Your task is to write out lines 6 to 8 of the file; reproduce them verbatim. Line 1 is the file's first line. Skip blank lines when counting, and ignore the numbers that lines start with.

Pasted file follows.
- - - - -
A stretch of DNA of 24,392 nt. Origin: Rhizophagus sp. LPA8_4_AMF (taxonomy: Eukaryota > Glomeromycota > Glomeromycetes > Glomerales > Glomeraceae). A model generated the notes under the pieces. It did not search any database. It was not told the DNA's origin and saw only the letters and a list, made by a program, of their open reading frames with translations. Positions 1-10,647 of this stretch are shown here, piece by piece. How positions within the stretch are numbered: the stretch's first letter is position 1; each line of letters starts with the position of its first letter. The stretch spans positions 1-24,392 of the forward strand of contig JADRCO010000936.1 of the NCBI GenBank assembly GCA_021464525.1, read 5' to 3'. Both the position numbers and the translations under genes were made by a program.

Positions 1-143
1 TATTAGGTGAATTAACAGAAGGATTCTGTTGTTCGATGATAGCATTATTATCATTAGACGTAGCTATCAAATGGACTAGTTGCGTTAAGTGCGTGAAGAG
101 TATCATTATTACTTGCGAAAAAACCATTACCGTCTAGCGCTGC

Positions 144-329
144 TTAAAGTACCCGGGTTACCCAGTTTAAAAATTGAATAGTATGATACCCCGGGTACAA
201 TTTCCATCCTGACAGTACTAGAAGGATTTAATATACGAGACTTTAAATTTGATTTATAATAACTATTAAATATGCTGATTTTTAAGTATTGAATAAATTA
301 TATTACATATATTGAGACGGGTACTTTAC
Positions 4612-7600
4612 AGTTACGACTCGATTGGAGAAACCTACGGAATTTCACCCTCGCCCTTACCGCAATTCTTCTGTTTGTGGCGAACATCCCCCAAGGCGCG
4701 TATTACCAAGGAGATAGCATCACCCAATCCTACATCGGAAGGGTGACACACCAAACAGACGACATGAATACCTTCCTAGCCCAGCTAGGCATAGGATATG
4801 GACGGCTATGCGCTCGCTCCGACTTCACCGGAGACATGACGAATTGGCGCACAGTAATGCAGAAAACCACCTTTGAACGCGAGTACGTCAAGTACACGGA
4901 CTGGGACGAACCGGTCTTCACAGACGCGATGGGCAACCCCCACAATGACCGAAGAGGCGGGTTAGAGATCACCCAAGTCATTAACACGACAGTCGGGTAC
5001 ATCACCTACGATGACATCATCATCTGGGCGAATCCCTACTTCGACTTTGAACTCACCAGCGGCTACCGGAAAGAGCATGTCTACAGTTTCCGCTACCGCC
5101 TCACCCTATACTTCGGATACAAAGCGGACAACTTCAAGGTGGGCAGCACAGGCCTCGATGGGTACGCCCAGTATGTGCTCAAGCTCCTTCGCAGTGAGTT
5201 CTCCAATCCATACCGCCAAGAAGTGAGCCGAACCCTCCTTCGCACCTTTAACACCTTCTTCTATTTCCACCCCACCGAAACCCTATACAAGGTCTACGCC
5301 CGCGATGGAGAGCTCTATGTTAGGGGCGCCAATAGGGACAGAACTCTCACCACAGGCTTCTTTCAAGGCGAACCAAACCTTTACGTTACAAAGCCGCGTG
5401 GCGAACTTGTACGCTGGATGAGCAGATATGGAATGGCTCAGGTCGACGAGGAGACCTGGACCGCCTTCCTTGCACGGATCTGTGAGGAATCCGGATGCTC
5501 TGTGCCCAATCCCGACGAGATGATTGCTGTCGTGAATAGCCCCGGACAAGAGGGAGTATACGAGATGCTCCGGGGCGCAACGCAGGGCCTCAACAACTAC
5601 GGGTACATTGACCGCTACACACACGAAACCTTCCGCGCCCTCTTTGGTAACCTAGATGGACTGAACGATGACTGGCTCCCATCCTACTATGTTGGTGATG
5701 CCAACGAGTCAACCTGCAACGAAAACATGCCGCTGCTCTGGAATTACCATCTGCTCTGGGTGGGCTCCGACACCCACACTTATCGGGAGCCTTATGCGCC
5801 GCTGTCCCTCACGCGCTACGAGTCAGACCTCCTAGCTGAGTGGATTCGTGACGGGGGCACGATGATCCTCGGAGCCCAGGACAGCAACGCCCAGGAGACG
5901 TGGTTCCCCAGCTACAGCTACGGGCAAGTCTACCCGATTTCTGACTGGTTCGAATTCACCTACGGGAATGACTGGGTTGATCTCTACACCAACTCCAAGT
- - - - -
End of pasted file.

144 TTAAAGTACCCGGGTTACCCAGTTTAAAAATTGAATAGTATGATACCCCGGGTACAA
201 TTTCCATCCTGACAGTACTAGAAGGATTTAATATACGAGACTTTAAATTTGATTTATAATAACTATTAAATATGCTGATTTTTAAGTATTGAATAAATTA
301 TATTACATATATTGAGACGGGTACTTTAC